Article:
After an X-Acto knife, a track nail hammer, cutting pliers, and a small screwdriver, one of the first "sophisticated" tools you purchase as a new model railroader is probably a soldering iron. I got mine probably a little earlier than my airbrush, but I've used it extensively ever since for all sorts of projects - wiring feeders, soldering rails together, etc. I've even used it for decoder installation. And it's still going strong after all these years.
So why did I bother purchasing a new & different soldering iron? Well, ask my buddy Bill. He brought a couple of his newly "decoderized" steamers over to the layout to do some test running and decided, pretty quickly, that they needed "Keep Alives" (aka capacitors) installed. "No problem," said I. "Not only do I have a couple on-hand, but I have a great soldering iron you can use if you want."
Well, let's just say beauty (or, in this case, "greatness") is in the eye of the beholder.
After exclaiming how he couldn't believe that anybody could use such a beast for decoder installation, and expressing his awe (or was it incredulity?) that such a newbie installer as myself would even attempt using it on such delicate wires and soldering pads (at least that's how I remembered the conversation), I asked him what he uses. "Something with a much smaller tip and adjustable heat settings - and, by the way, it's pretty inexpensive."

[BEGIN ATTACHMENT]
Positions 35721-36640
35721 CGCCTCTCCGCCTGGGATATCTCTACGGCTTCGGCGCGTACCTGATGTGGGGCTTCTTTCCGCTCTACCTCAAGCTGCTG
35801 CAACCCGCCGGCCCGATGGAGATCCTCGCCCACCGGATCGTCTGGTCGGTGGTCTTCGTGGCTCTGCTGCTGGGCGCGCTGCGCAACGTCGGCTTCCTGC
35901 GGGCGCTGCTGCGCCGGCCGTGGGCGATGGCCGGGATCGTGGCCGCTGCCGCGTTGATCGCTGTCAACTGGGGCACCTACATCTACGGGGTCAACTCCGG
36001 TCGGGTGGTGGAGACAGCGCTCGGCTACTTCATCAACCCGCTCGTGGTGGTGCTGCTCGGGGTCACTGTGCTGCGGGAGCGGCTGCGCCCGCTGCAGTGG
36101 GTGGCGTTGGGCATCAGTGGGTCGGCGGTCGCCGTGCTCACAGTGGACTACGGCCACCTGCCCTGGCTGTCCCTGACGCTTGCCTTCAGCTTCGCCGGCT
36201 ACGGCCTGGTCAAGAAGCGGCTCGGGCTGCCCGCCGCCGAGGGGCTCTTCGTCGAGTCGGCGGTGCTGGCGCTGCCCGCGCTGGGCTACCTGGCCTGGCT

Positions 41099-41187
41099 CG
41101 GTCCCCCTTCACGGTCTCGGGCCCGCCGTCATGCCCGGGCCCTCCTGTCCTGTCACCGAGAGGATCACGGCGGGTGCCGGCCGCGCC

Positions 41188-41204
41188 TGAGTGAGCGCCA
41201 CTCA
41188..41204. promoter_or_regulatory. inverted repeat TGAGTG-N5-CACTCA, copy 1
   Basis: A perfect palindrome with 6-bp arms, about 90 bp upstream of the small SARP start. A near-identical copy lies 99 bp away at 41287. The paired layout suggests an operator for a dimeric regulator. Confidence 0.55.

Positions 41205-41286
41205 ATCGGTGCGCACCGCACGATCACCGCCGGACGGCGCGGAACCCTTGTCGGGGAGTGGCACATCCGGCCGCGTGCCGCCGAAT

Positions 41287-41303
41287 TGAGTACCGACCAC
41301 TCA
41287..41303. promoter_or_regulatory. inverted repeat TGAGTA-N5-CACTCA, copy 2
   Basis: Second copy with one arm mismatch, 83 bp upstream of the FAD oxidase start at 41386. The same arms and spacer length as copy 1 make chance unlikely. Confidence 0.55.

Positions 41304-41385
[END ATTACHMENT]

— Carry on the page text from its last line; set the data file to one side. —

He had me at "it doesn't cost much." At least that's how I remembered it.
Anyway, here's what he recommended and what I got - a Vastar AC222 Soldering Iron Kit.
|To have a proper "unboxing" you need a box - in this case, the kit comes with its own toolbox.|
|Lift the top tray, and you see all the other cool stuff that's included.|
|Here's everything, all laid out.|
|And not only is the iron fully adjustable heat-wise, it comes with a handy on/off switch right on the cord.|
One thing I didn't take a close-up photo of is the main reason I got the iron - the fine tip. I've already used it for some decoder work, as well as soldering together some wire to make finescale railings.
Definitely worth the $23 bucks - even though that's double what I paid for my old Radio Shack iron - over 30 years ago(!) But my old iron will continue providing yeoman's service on rails and feeders.
Let me know what you use for soldering the teeny-tiny wires that come with decoders. I may no longer be in the market for a new iron, but - like Bill - you may be helping someone else get a more-suitable tool in their hands.